Of the two, 3D Systems is most certainly the aggressor, leaving no stone unturned as it pursues what it believes is an "unprecedented" business opportunity happening in 3-D printing right now. As a result, 3D Systems has made well over 40 acquisitions in the last three years to broaden its portfolio and help solidify its lead over competitors.
Stratasys, on the other hand, has taken a more conservative and strategic approach to its market opportunity, but when it does make a move, it's impossible to miss. In the last couple of years, the company successfully merged with Objet, and it purchased MakerBot for potentially as much as $604 million, contingent upon how the consumer-focused 3-D printing company performs this year.
While both approaches to business have their strengths and weaknesses, 3D Systems' approach has recently shown to be more adaptable than Stratasys'. But does that make 3D Systems a better business to own over the long term?
Keeping those bolts secured
Because of its acquisitive nature, one of 3D Systems' greatest business challenges is how well it can manage and integrate all of its purchases. With all those moving parts, the company definitely runs the risk of mismanaging these diverse businesses, which could result in an undesired return on investment. To mitigate this risk, 3D Systems needs a solid set of operational processes in place in order to effectively "bolt on" any acquisitions.
The other part of the equation is how quickly 3D Systems can bring an acquisition to market. This question, of course, depends on the type of acquisition, and whether or not 3D Systems already has the existing technology and systems in place to handle it. Investors recently got a glimpse of how fast 3D Systems can turn two acquisitions into two new product categories.
The two acquisitions I'm referring to are Figulo, a 3-D printing ceramics company, and The Sugar Lab, a 3-D printing sugar company. It was only last month that 3D Systems purchased Figulo, but it has since unveiled a 3-D printer that prints ceramics at CES 2014, the CeraJet, which has a sticker price under $10,000. Meanwhile, The Sugar Lab was purchased back in September, and 3D Systems has already debuted two 3-D printers that can print in sugar and chocolate, the ChefJet and ChefJet Pro. Both the CeraJet and the ChefJet series are expected to be available sometime in the second half of this year.
The power of 3D Systems' model is that is can buy a company and quickly turn it into a business in short order. Granted, part of the reason for such quick turnarounds in these cases has to do with 3D Systems already having the material jetting 3-D printing technology in place, so it was just matter of recalibrating the existing platform to accommodate new materials and binders. Still, I think it shows how efficiently 3D Systems can implement acquisitions and create new opportunities for itself.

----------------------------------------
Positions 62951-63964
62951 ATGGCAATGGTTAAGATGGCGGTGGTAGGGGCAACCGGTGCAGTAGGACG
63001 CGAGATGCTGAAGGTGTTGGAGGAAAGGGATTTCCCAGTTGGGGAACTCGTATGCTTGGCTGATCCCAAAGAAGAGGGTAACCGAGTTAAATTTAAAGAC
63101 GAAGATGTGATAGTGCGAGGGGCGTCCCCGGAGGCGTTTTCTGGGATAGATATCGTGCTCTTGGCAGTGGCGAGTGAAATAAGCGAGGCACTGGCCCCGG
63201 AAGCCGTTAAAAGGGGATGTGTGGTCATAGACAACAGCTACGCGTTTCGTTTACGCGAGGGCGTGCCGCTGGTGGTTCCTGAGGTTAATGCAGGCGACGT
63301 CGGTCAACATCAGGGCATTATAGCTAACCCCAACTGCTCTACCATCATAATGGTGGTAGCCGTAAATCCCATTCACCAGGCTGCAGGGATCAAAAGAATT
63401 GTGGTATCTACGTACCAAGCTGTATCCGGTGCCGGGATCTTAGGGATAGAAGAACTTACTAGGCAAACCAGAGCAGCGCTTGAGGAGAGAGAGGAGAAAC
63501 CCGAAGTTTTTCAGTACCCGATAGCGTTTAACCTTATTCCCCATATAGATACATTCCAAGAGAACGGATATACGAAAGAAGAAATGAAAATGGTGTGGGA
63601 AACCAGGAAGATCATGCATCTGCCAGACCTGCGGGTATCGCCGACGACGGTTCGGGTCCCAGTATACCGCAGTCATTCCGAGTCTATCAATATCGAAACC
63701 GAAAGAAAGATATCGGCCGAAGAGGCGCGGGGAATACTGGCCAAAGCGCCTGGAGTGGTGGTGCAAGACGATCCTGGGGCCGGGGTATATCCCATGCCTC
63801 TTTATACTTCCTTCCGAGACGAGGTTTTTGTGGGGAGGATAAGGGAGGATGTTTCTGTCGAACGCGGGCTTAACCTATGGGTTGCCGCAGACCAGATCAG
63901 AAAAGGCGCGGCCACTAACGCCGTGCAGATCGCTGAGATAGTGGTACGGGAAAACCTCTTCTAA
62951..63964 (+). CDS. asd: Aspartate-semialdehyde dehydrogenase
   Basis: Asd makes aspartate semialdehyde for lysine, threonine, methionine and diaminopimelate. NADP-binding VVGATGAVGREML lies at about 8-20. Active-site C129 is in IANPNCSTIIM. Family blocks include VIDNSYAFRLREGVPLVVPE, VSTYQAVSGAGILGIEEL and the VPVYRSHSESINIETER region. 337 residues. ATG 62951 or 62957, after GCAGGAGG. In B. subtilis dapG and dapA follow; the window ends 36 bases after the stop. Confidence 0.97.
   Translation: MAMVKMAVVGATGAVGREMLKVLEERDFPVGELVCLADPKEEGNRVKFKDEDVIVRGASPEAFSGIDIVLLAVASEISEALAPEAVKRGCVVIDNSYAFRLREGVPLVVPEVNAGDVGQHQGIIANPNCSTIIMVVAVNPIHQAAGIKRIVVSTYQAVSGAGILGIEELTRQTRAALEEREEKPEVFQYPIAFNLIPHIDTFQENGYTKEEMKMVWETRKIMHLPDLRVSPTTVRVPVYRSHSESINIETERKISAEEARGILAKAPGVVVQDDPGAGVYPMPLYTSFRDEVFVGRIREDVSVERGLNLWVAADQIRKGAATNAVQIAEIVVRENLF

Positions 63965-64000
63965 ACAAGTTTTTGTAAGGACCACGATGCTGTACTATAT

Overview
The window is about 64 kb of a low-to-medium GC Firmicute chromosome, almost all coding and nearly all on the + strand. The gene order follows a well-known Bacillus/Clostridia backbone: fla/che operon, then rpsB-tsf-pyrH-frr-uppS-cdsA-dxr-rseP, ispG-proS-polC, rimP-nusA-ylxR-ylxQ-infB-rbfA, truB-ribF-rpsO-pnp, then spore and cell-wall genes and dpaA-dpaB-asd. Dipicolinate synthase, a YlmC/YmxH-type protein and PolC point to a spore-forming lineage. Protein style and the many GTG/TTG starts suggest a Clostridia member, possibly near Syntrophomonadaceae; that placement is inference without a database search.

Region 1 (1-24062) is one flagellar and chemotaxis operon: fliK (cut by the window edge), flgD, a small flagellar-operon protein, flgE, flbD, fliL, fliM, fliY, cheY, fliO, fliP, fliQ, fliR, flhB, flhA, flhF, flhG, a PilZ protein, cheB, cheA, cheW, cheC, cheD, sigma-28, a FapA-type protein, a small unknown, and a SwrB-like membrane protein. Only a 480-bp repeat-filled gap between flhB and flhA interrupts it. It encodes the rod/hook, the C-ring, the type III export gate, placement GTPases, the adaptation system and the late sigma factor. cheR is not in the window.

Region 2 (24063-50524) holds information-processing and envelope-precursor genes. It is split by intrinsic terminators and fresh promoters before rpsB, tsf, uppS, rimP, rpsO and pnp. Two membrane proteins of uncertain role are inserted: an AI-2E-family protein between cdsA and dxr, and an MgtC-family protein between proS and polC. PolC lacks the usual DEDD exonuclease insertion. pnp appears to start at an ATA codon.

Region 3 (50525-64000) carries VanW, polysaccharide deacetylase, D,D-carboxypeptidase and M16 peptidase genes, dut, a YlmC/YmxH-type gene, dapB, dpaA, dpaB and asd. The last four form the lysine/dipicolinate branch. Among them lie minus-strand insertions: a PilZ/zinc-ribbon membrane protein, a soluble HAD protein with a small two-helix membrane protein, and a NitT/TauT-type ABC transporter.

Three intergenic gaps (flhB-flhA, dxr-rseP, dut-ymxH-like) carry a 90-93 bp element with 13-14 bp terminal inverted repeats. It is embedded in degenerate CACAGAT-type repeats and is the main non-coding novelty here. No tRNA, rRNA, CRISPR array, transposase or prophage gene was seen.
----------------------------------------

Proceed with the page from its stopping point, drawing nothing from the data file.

Peeling back the layers
On the surface, it's easy for investors to say that 3D Systems has a more adaptable – and therefore better suited – business model for the 3-D printing industry, an industry that's currently experiencing rapid change and growth. While this may be the case today, it's important to understand that a significant portion of 3D System's long-term adaptability will ultimately depend on its research and development spending.
Currently, 3D Systems has seven different 3-D printing "engines," or primary technologies, whereas Stratasys has two different 3-D printing engines. Without enough R&D investment in each technology, 3D Systems runs the risk of spreading its resources too thin and losing its competitive positioning to the marketplace. Theoretically, Stratasys can afford to spend less than 3D Systems on total R&D, but it could actually manage to allocate more resources into each of its 3-D printing technologies. Over the long term, this could create an opportunity in which Stratasys would leap ahead of 3D Systems in terms of innovation.
Additionally, 3D Systems' business model requires significantly more R&D spending just to maintain itself, which could ultimately end up hurting its longer-term profitability if long-term-revenue growth does not outpace long-term R&D growth. Just recently, the company announced a plan increase its R&D spending by 75%-100% in the coming years.
After 40-some-odd acquisitions in the last three years, 3D Systems appears to have built out the framework to quickly bring new 3-D printing applications to the marketplace. However, this framework is built on seven different 3-D printing engines, making it more financially and operationally burdensome to drive innovation than Stratasys' nimbler two-engine approach. With more moving parts, 3D Systems' business model has more points of potential failure and, as a result, it could ultimately prove to be a riskier investment than Stratasys.
As far as which business has the better model? Based on current market values, investors believe that 3D Systems' business model is worth about $3 billion more than its competitor's. However, both companies are expected to earn the same $669 million in revenue in 2014 and trade with a forward P/E between 55 and 66. For roughly the same revenue and forward P/E ratio, I don't think 3D Systems' business model deserves a $3 billion premium over Stratasys. In other words, Stratasys shares could currently be undervalued on a relative basis and this may present a buying opportunity.
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